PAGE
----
So we are in the middle of a pandemic. Or rather in the beginning according to some projections. And every new day we spend indoors working from home with two little kids, makes me a little more motivated to follow of trends of the new cases data in our area. I hope this will help you stay informed.
Silicon valley traditionally included only South Bay, but nowadays it really refers to everything between San Francisco to San Jose and spans three different counties – Santa Clara, the largest county, San Mateo and San Francisco. Longitudinal data for all of these counties is not easily available because the official websites report either all the numbers or the fatalities numbers only for the current day. To trace our trajectory, I collect daily data from the official websites, corroborate it with other news outlets and update the cases chart.
Updated on 04/20 [note San Mateo data reports lag one day, so all data here lags one day] This chart is showing the cases in the three counties. The number of cases went up today by 98 cases with a total of 4039. The growth in the last week has been fairly stable, between 100 and 200, per day. Two new deaths were reported. The count is at 125 deaths (3% mortality rate, although see the discussion of new research findings below).
Two new fatalities were reported in Santa Clara county with a total of 77. With 1903 total cases, it makes for a 4% death rate. Good news is that the death growth in Santa Clara continues to be linear – the dashed grey curve on the graph is a linear fit with a slope of 2, which means 2 new fatalities per day on average. The line for the valley is closer to 4 fatalities per day. According to new data from the county, San Jose accounts for ~70% of the COVID-19 cases in Santa Clara county.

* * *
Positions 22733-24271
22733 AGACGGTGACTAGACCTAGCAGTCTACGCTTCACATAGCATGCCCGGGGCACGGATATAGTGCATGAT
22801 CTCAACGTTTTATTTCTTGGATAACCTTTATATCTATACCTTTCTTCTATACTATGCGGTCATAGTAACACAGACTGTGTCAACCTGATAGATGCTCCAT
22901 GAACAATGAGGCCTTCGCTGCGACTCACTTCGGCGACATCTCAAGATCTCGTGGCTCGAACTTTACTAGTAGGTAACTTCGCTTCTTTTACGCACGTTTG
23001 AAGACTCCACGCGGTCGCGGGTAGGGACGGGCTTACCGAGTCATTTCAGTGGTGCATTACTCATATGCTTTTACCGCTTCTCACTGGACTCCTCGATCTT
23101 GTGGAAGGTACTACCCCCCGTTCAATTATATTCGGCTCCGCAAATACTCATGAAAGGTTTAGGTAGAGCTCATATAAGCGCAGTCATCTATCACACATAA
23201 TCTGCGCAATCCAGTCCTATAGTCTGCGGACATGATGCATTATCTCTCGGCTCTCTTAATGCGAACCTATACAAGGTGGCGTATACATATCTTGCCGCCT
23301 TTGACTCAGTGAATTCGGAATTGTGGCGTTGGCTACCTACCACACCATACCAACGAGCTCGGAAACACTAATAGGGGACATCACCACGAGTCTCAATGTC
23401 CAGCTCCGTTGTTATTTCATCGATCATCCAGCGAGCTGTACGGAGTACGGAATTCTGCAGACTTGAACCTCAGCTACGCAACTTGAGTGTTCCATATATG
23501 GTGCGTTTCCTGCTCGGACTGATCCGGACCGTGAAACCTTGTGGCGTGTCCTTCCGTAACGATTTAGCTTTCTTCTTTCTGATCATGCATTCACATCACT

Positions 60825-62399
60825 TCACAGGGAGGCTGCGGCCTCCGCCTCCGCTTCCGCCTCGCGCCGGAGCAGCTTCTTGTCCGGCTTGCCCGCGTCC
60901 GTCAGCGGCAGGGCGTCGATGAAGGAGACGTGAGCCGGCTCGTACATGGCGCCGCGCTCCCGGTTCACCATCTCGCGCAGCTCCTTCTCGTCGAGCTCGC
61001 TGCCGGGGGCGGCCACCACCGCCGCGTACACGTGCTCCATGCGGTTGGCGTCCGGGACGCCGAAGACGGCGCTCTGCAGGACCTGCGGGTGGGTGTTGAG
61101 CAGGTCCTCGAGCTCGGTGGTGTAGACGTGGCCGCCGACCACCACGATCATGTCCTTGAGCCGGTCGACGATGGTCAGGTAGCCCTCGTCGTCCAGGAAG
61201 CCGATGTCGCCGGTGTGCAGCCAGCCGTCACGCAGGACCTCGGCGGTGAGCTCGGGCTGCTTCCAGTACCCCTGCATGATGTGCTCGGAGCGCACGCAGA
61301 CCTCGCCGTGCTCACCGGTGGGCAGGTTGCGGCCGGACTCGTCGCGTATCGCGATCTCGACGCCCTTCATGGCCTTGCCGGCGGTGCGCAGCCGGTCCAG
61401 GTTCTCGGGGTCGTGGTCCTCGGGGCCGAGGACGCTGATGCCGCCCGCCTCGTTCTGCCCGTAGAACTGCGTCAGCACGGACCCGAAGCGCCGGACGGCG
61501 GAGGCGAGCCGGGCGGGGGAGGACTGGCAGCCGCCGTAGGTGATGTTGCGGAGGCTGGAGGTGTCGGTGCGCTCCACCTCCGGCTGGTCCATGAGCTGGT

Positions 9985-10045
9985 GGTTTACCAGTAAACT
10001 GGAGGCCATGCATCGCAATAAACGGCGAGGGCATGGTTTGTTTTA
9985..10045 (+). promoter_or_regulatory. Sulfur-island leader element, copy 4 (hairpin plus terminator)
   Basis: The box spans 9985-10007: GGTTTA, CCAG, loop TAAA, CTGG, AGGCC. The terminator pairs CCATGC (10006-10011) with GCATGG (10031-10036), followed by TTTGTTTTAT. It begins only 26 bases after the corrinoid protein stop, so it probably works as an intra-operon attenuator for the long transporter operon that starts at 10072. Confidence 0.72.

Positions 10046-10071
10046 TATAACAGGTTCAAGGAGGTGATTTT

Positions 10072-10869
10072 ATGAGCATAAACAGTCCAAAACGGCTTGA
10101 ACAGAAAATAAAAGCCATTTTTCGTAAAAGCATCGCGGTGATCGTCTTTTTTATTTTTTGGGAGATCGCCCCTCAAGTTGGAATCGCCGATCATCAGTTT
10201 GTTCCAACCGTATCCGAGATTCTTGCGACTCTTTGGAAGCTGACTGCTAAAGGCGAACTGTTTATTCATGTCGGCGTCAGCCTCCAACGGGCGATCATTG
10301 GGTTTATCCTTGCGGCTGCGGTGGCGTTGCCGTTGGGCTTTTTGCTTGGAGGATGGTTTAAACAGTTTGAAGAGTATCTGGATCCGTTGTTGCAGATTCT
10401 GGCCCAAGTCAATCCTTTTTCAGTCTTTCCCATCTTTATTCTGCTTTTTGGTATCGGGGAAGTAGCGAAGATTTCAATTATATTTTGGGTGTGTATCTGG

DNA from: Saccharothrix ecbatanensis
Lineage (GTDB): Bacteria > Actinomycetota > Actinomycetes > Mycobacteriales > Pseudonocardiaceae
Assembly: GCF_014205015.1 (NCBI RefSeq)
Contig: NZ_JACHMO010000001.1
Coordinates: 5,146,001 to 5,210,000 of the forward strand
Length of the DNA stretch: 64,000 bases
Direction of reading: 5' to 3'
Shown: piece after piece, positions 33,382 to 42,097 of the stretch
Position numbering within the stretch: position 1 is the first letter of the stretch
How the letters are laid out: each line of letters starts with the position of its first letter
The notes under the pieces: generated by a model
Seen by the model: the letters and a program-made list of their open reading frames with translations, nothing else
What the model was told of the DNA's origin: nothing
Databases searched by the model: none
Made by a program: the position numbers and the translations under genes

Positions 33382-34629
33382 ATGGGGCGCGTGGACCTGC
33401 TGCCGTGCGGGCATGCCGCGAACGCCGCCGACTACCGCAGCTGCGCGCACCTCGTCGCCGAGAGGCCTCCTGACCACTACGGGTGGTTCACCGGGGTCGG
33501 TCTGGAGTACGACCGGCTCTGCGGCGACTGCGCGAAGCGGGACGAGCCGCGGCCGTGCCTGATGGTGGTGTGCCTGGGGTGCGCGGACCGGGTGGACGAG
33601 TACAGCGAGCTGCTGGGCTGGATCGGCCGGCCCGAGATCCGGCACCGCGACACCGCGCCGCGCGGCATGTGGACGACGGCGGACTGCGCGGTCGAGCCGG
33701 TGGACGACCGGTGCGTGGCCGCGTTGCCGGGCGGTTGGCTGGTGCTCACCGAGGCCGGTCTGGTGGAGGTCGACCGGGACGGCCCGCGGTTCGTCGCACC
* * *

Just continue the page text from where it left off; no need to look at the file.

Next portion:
New research, randomly testing a sample of the population for presence of COVID-19 antibodies, from Stanford found that the real number of cases in early April should be between 48,000 and 81,000, 50-85-fold more than the number of confirmed cases (~1K in the first week of April). It that is the case, the true mortality rate in our county is closer to 0.1%.
More good news come from the new data on hospitalizations. It seems like what we are doing is working. The hospitals are not overrun. Currently about 1/3 of the ICU beds in Santa Clara county are available (99 beds) and 77% of the ventilators are not in use and available (609 ventilators).
On March 26th, the San Jose Deputy City Manager Kip Harkness said that “Even in the best-case scenario, we were looking at the order — in the next 12 weeks — of 2,000 potential deaths directly from COVID-19” in Santa Clara county. The article reported that “officials have not explained publicly how they devised those estimates” . At the time, I investigated this using the available data I’ve been tracking. I projected a polynomial growth curve, that fits the cases data the best, 12 weeks from March 26th and got 53.5K cases. The mortality rate in the last weeks has been dancing around 4%. If we apply this rate to the number of cases, we, sadly, get 2.1K.
However, the death growth in Santa Clara county has been linear with a slope of 2. So if we project this curve to June, we only get ~150 fatalities. Much better than what we expected based on the data in March.